An endemic fungus of the Ohio and Mississippi River valleys, Histoplasma capsulatum is found in soil contaminated with bird or bat droppings. Inhalation of H capsulatum spores leads to infection, which can either be asymptomatic, present as an acute influenzalike illness, or progress to disseminated life-threatening disease. Although most cases of pulmonary histoplasmosis are associated with hilar or mediastinal lymphadentis confined within the thorax, clinical presentation in the neck has been reported. Complications from histoplasmosis are caused by inflammation of pulmonary or regional lymph nodes. One specific complication of inflammation from histoplasmosis is the development of a mediastinal granuloma, characterized by a mediastinal mass (3-10 cm) comprised mostly of caseous mediastinal lymph nodes that have matted together and broken down into a single semiliquid encapsulated lesion.1 Mediastinal granulomas are often located in the right paratracheal region and less frequently in the left paratracheal, subcarinal, or hilar regions. They are usually asymptomatic and are often discovered incidentally on chest radiography. Rarely, mediastinal granulomas produce symptoms related to superior vena cava or esophageal compression or from fistula formation to esophagus, bronchus, or skin.1 We describe 4 patients with cervical manifestations of histoplasmosis, review existing literature, and provide suggestions for diagnosis and treatment of this unusual disease presentation. This study was approved by the institutional review board of Vanderbilt University, Nashville, Tennessee.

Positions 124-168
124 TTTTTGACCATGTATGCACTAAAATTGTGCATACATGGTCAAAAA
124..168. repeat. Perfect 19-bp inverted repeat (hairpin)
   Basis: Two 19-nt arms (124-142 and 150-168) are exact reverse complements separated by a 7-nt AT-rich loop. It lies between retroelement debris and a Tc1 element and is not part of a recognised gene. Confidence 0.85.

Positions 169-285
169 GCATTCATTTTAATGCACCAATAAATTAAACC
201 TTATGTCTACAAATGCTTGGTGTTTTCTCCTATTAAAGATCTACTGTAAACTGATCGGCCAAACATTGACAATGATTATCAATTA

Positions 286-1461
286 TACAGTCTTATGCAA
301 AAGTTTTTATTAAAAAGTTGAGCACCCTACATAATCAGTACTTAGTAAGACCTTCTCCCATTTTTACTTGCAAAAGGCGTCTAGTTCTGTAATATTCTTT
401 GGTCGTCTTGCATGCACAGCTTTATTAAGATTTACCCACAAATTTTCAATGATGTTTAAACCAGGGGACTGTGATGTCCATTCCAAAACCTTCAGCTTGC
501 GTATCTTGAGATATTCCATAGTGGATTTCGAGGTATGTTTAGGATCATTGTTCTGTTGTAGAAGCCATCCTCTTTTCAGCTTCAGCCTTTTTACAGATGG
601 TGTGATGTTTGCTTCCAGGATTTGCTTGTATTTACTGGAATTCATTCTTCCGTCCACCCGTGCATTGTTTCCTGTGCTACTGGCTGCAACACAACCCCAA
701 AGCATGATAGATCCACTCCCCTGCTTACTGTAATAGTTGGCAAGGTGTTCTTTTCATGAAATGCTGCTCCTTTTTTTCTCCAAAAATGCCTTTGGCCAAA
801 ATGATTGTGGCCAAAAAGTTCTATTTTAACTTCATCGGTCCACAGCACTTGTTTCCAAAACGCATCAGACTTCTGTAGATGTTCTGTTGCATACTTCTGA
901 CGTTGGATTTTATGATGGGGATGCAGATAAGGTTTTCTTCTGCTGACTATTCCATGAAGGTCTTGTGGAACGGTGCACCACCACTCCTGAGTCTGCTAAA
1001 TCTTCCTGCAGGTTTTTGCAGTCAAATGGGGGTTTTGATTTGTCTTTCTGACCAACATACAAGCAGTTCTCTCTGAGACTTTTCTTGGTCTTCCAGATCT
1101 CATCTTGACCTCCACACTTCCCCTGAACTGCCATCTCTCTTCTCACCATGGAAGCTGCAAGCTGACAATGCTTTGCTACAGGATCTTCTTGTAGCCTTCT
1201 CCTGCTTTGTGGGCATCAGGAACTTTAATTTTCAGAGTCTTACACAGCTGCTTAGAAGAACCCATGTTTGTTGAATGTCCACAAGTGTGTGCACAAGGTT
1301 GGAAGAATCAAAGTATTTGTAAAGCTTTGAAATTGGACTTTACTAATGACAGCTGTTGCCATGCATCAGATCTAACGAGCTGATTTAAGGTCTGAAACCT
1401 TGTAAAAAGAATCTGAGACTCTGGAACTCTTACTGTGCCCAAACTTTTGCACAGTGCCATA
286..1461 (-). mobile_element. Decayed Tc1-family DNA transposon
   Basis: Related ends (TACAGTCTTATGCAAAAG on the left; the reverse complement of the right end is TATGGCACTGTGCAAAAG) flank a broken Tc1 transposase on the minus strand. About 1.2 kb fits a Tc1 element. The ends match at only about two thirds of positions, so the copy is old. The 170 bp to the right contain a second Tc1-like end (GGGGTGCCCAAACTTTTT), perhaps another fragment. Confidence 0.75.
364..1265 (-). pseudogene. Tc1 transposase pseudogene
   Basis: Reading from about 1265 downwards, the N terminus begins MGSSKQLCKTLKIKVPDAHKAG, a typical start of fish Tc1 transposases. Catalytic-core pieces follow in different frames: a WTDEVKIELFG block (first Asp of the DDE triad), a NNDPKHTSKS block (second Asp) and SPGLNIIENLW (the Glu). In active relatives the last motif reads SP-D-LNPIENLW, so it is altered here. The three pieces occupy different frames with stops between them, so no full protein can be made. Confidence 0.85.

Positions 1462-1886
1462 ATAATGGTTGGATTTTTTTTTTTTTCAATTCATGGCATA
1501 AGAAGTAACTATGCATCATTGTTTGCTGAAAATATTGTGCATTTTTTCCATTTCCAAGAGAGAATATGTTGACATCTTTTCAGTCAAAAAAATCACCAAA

Johnson JA, Loyd JE, Wheat LJ, Netterville JL. A Case Series and Review of Histoplasmosis Infection in the Neck. Arch Otolaryngol Head Neck Surg. 2010;136(9):916-919. doi:10.1001/archoto.2010.143